Last week was very low volume for the market as many investors extended the Fourth of July break into a four-day weekend. After the holiday break, investors found some excuses to take profits following the strong first half of 2023 for the market. Geopolitical angst and concerns about global growth were part of the mix following the news that Services PMI readings for June out of China and the eurozone were weaker than expected. Additionally, there were media reports saying that the U.S. is looking to restrict China’s access to cloud computing, and that China implemented new rules forcing foreign entities to request permission for the export of gallium and germanium.
On Thursday, a stronger than expected ADP Employment Change and ISM Non-Manufacturing Index for June caused Treasury yields to move up sharply. The increase in rates stoked valuation concerns in the stock market as participants considered the possibility of the Fed being more aggressive than expected with its tightening action. A 25 basis points rate hike in July has been solidified while expectations for rate hikes at future meetings increased.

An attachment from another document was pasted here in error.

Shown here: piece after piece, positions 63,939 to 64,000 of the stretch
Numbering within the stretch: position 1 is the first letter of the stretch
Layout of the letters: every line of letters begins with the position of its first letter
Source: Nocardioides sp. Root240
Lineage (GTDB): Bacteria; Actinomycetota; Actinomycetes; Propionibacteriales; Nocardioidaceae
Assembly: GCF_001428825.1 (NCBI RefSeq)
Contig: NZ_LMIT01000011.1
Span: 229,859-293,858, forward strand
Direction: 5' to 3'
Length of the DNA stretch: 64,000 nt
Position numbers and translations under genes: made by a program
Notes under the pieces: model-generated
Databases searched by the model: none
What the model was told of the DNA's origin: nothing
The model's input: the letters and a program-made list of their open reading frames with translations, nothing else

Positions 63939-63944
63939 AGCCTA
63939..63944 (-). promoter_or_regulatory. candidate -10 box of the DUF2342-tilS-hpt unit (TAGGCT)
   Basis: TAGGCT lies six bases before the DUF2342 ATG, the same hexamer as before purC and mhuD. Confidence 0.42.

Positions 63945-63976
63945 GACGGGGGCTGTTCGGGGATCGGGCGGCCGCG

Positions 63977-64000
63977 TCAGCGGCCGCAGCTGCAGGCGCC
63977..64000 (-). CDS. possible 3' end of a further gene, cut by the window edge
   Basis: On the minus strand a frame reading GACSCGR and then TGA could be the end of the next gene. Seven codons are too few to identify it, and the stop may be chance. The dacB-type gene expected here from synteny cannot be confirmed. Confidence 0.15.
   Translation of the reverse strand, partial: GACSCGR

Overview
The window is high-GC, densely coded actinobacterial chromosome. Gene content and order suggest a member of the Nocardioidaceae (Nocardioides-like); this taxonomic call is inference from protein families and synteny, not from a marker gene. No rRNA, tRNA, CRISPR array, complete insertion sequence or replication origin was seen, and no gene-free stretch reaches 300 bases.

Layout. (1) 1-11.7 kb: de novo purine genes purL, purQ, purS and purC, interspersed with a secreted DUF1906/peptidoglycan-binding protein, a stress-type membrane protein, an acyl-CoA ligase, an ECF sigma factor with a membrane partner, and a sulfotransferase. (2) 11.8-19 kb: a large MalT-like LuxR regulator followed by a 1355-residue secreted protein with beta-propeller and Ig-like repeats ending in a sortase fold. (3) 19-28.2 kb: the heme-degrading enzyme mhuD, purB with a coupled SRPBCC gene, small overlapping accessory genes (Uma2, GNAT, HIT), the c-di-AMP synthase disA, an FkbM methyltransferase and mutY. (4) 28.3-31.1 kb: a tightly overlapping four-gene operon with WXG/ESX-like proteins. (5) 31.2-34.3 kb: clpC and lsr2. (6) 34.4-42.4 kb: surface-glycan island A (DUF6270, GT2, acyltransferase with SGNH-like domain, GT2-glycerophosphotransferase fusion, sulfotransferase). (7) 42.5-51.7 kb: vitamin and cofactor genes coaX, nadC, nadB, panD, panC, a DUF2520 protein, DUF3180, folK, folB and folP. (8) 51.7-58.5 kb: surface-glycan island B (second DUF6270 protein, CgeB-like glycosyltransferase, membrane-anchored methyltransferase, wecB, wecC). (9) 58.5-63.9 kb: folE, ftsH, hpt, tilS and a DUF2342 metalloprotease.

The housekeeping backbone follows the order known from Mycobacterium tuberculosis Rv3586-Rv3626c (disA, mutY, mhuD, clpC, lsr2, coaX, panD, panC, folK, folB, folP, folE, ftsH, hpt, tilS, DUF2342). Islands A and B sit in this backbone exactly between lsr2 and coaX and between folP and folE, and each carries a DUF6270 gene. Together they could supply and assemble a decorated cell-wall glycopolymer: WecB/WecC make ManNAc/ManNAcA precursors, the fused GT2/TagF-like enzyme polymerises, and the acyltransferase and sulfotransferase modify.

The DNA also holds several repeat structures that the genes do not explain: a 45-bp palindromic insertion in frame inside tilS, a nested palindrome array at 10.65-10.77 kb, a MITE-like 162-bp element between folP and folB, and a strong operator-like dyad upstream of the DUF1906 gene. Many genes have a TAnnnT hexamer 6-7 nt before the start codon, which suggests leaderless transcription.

Yields did pull back from their peak levels on Friday, though, after the Employment Situation Report for June indicated that employment gains were less robust than the ADP report estimated. The official employment report also showed an increase in the average workweek and a 0.4% increase in average hourly earnings, which bodes well for continued spending growth that will support continued growth in the economy. Overall, the employment report supported the soft landing narrative for the economy. Still, the bump in rates stoked valuation concerns in the stock market as participants considered the possibility of the Fed being more aggressive than expected with its tightening action. A 25 basis points rate hike in July has been solidified while expectations for rate hikes at future meetings increased.
The S&P 500 ended the week lower by 1.2%. Not surprisingly, only one of the 11 S&P 500 sectors logged a gain this week — real estate (+0.2%) — while the utilities (-0.2%), communication services (-0.3%), and consumer discretionary (-0.3%) sector saw the slimmest declines. The worst performers included the health care (-2.9%), materials (-2.0%), and information technology (-1.5%) sectors.